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The K-Files


Welcome to this week's installment of The K-Files. It was a very special episode of Coast to Coast AM last night. That's right, I'm talking of course about the birthday celebration of science advisor and hyper-dimensionally good guy, Richard C. Hoagland. In honor of the event, this week's installment is dedicated to Hoagland and the hard work he does to keep us all informed on the latest happenings in the universe.

In this Hoagland-esque edition of The K-Files, I will be discussing Mars. More specifically, our rovers Spirit and Opportunity. When was the last time you've heard about them? It's been a while since I've heard them mentioned in mainstream media, so I think it's time for a bit of a progress report on just what the heck is happening on the red planet. And I'll throw in some Richard C. props for good measure, too.

You'd better get ready, 'cause here come The K-Files...

:: Special Report ::

Growing up, there was one statistic that I was given in all of my science classes: We'd have humans on Mars by 2010. Now a good third of the way through 2006, the latest I've heard was that perhaps in 15-20 years we may have what it takes to get there. Although it's a bit discouraging to think that I will be in my late 30's to early 40's by the time I get to watch a Martian landing, I can at least take solace in our tremendously successful rovers, Opportunity and Spirit. Yep, the latest Mars rover project--the biggest story in science that no one cares about anymore.

I remember the excitement surrounding Spirit and Opportunity's landing. Everyone's favorite Richard C. Hoagland was literally having a cow on the Coast to Coast AM airwaves, and for a few days everyone's eyes were on our red neighbor. Then, as if someone flipped a switch, Mars got lame. It could be we, as a nation, have a terribly short attention span, but the Mars Exploration Rover mission (the most successful and groundbreaking Mars mission to date) went unmentioned for months in the mainstream media. Ol' Richard C. would come on for an occasional first hour appearance on Coast and update us on such stories as how the rovers were told by NASA to supposedly run over a fossil and how you could see bunnies in the rocks, but for the most part, the mission faded from memory.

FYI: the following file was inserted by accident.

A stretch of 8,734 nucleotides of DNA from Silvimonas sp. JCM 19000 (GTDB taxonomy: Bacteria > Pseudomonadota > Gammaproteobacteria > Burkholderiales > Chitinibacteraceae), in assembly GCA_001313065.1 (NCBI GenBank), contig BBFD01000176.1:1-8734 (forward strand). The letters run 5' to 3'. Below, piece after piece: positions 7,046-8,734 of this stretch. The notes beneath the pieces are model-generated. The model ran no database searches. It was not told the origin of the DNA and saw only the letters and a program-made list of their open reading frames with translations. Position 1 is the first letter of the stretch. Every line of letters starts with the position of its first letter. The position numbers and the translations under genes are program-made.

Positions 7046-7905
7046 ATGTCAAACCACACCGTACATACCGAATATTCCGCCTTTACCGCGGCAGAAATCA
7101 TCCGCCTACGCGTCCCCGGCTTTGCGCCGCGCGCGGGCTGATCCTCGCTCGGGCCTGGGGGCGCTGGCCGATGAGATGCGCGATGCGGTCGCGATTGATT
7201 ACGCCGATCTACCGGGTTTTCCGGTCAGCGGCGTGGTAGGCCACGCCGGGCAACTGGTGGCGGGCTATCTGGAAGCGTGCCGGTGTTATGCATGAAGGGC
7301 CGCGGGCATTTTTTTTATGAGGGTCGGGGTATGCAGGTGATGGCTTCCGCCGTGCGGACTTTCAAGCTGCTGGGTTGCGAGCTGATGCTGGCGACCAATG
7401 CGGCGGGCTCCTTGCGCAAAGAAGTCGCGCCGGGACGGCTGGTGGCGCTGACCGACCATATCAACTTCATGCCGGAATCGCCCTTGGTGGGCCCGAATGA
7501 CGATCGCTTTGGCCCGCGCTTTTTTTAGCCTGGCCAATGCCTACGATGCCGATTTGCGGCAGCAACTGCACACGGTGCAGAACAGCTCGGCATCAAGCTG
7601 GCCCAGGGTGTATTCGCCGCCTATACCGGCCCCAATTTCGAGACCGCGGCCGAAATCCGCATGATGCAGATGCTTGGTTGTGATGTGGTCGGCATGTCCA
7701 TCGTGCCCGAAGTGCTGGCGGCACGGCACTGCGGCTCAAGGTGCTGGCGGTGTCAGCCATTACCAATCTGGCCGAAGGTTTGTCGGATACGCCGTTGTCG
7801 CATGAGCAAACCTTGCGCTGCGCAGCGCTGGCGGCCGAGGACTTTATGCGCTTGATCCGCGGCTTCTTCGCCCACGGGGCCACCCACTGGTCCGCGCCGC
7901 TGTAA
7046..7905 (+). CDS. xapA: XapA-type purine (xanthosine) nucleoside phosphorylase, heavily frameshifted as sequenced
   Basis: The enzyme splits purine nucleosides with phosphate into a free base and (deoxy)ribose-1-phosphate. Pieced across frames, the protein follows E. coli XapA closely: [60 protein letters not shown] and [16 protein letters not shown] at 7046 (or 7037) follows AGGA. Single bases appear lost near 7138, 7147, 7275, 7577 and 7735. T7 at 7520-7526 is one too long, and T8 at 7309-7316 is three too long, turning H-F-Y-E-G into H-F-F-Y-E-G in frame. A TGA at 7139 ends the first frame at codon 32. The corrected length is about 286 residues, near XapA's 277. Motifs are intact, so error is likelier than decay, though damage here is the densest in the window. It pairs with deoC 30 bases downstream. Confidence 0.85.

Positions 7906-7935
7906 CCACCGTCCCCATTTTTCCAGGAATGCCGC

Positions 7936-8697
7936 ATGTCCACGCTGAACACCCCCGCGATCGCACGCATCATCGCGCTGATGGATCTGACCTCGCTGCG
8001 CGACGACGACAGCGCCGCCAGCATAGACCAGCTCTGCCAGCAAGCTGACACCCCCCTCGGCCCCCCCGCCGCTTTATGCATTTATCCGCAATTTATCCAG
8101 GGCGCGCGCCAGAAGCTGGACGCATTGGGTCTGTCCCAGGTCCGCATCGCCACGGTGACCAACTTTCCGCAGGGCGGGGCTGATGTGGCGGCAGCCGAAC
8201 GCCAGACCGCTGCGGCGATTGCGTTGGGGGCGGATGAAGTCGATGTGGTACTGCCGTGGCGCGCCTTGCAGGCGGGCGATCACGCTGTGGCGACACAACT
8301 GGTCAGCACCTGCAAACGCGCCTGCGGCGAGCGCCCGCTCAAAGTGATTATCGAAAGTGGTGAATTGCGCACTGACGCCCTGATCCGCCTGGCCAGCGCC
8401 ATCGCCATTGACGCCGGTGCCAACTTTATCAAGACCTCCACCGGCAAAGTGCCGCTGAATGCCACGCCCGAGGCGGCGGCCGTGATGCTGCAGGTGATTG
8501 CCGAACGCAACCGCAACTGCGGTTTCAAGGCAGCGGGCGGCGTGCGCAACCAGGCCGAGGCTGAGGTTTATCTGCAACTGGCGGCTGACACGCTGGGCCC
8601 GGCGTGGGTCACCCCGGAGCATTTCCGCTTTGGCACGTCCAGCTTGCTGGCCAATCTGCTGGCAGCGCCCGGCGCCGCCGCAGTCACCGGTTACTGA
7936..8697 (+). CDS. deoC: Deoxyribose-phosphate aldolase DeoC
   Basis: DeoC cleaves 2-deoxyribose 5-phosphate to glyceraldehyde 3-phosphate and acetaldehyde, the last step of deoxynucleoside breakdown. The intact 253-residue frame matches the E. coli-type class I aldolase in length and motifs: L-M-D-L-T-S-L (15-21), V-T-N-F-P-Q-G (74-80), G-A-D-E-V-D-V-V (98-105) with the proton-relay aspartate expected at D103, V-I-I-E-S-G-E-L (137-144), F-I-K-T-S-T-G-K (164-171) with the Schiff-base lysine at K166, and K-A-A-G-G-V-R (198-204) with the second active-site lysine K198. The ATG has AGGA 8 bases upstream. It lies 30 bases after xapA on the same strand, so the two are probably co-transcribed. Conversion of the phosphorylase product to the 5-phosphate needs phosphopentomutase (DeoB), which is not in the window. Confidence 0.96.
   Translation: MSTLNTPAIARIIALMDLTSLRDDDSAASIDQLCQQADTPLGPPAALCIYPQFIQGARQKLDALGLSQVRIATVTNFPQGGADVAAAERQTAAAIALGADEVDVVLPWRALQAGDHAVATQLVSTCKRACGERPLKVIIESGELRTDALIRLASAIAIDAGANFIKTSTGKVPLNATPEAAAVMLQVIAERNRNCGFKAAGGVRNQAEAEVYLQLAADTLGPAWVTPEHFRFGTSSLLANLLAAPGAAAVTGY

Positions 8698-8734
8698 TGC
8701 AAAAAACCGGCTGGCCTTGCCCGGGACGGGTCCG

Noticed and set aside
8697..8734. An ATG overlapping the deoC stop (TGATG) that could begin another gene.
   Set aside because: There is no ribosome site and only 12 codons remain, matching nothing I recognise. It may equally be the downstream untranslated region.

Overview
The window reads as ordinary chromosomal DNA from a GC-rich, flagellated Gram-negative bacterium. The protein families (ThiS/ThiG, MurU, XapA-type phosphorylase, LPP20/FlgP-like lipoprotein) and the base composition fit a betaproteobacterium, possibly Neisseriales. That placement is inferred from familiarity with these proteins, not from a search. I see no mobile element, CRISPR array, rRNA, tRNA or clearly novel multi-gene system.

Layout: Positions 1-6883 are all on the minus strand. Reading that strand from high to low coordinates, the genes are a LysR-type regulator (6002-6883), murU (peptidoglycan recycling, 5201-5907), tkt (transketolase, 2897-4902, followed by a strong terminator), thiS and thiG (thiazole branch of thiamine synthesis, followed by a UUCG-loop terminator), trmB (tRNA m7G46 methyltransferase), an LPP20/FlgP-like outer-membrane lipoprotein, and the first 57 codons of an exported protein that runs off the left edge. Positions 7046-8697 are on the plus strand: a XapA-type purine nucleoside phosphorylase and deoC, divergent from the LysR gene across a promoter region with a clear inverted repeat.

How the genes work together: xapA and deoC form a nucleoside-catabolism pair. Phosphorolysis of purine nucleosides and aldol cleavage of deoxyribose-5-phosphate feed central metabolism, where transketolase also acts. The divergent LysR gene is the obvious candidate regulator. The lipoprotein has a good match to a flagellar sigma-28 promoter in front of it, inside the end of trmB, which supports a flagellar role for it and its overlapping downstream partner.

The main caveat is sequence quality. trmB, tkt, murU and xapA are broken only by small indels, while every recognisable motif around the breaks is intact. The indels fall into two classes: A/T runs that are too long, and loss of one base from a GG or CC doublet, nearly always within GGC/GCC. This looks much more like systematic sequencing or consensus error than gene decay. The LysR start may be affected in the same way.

A few months ago, I asked the question, "So what happened to those two rovers?" Sure enough, everyone I talked to had no idea. Some people though they had shut down--because surely they don't have the power to sustain themselves for more than year...do they?

In search of answers, I decided to do a bit of research on what exactly Spirit and Opportunity are up to. Sure enough, to my surprise, more than two years since they landed back in January of '04, the pair are still going strong. Most recently, they've had their cameras pointed upwards to not only take the first images of Earth from another world, but to also document the moon Deimos' transit across the sun.

And here in I think lies the big let down of the mission, and I think explains why no one really cares anymore.

Seeing a picture of Earth taken from another planet is at least moderately cool, but there haven't been any findings big enough to captivate anyone but planetary geologists. I'm not trying to say that space exploration should be centered around entertainment, but I can't help but think people might be a little more interested if the rovers were to have landed at, say, Cydonia.

I'm sure there's more of a reason as to why NASA chose the spot they did besides to tick off Richard Hoagland, but how cool would it be if the rovers were smack dab in the middle of an ancient Martian city? What if instead of analyzing rock samples, they were taking pictures of pyramids and digging up some buried artifacts? I wont claim to be a believer in all of Hoagland's 'hyper-dimensional physics' theories nor do I buy into all of his photos of Martian civilizations, but at the very least, going to Cydonia would finally give the poor guy some answers. JPL and the European Space Agency's reluctance to fully map the area out certainly gives some credence to Hoagland's theories of a NASA cover-up.

Keep fighting the good fight, Richard C. I appreciate what you do for the Coast to Coast audience and even though I may not always believe you, your enthusiasm and ability to pop in at just right time has kept me entertained on countless nights. Happy birthday.

:: Dead End ::


Well, that's all for this week. I trust you enjoyed your trip into this shadowy nether-realm known only as the K-Files.

For the latest updates on the world of Khyron, bookmark http://www.khyron.net/. With content updated regularly, you're sure to find your fix for all things entertaining and paranormal. As always, feel free to send any questions/comments/suggestions to KFiles@khyron.net.

Keep your eyes peeled for the next  K-Files, arriving sometime next week. Later.

~Khyron, 2006.


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